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California's New Sick Leave Policy

As of January 1, 2015, new paid sick leave law became in effect in California. However, the right to accrue and take sick leave under this law does not begin until July 1, 2015.

Eligibility

Under the new law, employees who work 30 days or more during the calendar year are eligible to accrue sick leave. However, they must satisfy a 90 day probationary period before any of the accrued sick leave may be used. This law applies to employers regardless of size, with only a few enumerated exceptions. It also applies to employees who are only part-time, per diem, and temporary.

Exceptions

There are few employees who are exempt from accruing sick leave under the new law. These exceptions include home care workers, employees covered by collective bargaining agreements, and airline flight crews.

Accrual and Carryover

Employees will earn at least one hour of paid leave for every 30 hours worked. That works out to a little more than eight days a year for someone who works 40 hours a week. But employers can limit the amount of paid sick leave an employee can take in one year to 24 hours. This equates to three days for those who work 8 hours a day. Employers may also limit an employee's total carry over accrual to 48 hours. The reason the law allows an employee to accrue more than they can use, is so they have 24 hours for use at the start of the next year. It is also relevant that the law calculates the earned sick leave in the form of "hours" versus "days." An employee who works 6 hour shifts would be entitled to a minimum of 4 days off in order to total 24 hours.

Employers may also lend paid sick days to an employee before they are accrued and, where an employer provides the full amount of sick leave at the beginning of each year, no accrual carryover is required.

Vacation Time

Vacation time is treated differently than sick time. For example, employers are not required to reimburse employees for unpaid sick leave upon their termination. Some employers lump it all together and call it "paid time off." Paid time off policies are permissible so long as they meet the minimum requirements of the new law.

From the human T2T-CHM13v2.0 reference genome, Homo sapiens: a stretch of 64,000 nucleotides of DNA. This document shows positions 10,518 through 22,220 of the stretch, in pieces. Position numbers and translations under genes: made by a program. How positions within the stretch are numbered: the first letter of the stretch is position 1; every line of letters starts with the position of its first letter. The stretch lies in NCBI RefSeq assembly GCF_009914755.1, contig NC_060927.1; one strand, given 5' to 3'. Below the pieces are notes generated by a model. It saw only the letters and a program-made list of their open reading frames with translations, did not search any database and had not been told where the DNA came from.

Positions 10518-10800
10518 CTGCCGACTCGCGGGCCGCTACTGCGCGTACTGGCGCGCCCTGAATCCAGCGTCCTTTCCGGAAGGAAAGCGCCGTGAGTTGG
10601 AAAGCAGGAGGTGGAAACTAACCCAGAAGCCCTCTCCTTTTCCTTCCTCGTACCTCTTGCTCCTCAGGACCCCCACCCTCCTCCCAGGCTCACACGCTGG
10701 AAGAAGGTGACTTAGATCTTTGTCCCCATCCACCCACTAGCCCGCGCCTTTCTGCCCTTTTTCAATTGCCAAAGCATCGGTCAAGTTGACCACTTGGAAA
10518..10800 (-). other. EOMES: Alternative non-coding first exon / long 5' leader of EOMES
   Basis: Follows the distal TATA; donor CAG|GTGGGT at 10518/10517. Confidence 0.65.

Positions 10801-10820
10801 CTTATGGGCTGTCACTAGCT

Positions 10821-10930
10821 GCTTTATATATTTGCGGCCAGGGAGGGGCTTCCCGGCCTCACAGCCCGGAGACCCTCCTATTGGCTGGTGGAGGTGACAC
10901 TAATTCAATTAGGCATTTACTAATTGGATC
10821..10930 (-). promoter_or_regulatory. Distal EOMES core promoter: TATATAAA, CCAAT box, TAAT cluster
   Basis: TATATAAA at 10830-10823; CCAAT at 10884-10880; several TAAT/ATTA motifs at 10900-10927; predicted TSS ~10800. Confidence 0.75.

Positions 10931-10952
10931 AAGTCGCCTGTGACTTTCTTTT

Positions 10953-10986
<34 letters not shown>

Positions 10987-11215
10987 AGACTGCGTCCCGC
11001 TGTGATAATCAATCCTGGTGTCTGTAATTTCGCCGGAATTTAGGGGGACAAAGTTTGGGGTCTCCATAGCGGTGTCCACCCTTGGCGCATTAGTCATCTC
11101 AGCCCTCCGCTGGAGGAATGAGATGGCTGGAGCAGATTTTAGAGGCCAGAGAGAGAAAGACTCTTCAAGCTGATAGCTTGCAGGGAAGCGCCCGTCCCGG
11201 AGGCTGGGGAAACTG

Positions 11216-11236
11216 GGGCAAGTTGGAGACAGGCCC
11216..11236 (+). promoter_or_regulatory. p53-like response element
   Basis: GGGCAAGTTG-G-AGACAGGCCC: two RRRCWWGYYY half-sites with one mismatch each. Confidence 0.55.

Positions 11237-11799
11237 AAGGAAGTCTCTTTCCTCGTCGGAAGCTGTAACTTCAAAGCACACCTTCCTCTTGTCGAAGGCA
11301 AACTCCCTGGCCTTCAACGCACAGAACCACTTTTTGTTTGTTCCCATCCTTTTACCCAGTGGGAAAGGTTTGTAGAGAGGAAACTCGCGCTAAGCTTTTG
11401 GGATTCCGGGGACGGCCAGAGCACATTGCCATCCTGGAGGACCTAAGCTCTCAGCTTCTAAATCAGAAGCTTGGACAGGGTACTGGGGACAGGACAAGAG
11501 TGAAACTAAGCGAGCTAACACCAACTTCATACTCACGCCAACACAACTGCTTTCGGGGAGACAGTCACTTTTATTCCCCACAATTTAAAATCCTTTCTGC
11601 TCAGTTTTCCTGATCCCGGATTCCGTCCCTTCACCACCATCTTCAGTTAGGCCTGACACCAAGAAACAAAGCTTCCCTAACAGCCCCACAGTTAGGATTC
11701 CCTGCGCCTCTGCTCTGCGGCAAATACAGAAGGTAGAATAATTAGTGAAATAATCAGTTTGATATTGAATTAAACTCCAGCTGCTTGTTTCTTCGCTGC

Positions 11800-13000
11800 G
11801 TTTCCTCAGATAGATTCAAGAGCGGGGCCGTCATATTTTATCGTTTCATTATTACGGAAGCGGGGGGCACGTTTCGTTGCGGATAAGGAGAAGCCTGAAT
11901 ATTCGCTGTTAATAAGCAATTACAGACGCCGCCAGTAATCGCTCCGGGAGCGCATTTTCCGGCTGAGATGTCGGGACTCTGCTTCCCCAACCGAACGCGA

For employers that are not accustomed to tracking employees' time off, the new law requires that employers separately track sick leave accrual and use. They must also show, on the employee's pay stub or a document issued the same day as their paycheck, how many days of sick leave the employee has available.

Sick Leave Use

Sick leave may be used by employees for preventive care or care of an existing health condition for themselves or care of a family member. Family members include the employee’s parent, child, spouse, registered domestic partner, grandparent, grandchild, and sibling. Preventive care could include annual physicals or flu shots. For partial days, employers can require the employee to take at least two hours of leave, but otherwise the determination of how much time is needed is left to the employee.

Remedies

An employer who fails to comply with California's new sick leave law could face steep penalties. If paid sick days are withheld, the employee is entitled to the dollar amount equivalent of paid sick days withheld from the employee multiplied by three, or $250, whichever is greater, but not to exceed an aggregate penalty of $4,000. The employer could also be liable for $50 a day for other violations, such as not posting notice or failing to provide employees with their total accrued sick leave. Notably, the $50 fine can be assessed for each employee or other person whose rights were violated, for each day the violation continues. The law places no maximum aggregate on this $50 per person, per day sum.

Employees need to be aware of this change in the law and not hesitate to contact an attorney after July 1, 2015 to enforce their rights.

Originally published:On CNN's iReport, "California's New Sick Leave Policy" on April 16, 2015.

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